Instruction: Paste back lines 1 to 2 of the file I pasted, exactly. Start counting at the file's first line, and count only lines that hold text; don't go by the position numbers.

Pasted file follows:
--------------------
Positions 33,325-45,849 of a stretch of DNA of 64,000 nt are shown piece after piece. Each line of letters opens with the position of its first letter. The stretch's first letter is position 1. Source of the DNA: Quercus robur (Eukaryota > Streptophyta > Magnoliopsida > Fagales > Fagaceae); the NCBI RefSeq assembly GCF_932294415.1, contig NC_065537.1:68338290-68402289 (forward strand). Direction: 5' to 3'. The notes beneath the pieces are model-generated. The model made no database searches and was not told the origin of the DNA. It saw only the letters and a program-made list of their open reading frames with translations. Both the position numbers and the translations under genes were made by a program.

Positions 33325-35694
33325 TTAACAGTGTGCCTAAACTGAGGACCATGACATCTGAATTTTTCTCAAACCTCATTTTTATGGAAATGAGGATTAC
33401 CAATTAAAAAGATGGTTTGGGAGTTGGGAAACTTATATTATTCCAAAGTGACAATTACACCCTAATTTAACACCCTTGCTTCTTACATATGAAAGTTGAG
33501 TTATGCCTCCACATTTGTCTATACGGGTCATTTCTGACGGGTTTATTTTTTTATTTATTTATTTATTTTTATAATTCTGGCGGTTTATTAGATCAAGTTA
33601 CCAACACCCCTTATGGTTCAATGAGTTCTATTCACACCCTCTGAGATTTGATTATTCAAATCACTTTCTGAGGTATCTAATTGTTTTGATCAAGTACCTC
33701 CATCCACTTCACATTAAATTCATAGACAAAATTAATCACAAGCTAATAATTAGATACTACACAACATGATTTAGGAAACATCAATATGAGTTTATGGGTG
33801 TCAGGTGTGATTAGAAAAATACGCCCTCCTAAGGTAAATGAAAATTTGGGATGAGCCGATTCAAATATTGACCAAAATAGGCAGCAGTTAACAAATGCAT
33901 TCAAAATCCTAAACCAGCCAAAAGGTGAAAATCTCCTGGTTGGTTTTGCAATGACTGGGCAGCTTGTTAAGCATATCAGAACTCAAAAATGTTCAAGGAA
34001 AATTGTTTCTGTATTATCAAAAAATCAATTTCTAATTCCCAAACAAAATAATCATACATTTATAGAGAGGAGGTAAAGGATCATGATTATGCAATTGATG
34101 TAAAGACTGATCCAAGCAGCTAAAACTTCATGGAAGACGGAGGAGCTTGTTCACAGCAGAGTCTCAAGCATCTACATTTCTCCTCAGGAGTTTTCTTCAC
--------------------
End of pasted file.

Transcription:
Positions 33,325-45,849 of a stretch of DNA of 64,000 nt are shown piece after piece. Each line of letters opens with the position of its first letter. The stretch's first letter is position 1. Source of the DNA: Quercus robur (Eukaryota > Streptophyta > Magnoliopsida > Fagales > Fagaceae); the NCBI RefSeq assembly GCF_932294415.1, contig NC_065537.1:68338290-68402289 (forward strand). Direction: 5' to 3'. The notes beneath the pieces are model-generated. The model made no database searches and was not told the origin of the DNA. It saw only the letters and a program-made list of their open reading frames with translations. Both the position numbers and the translations under genes were made by a program.

Positions 33325-35694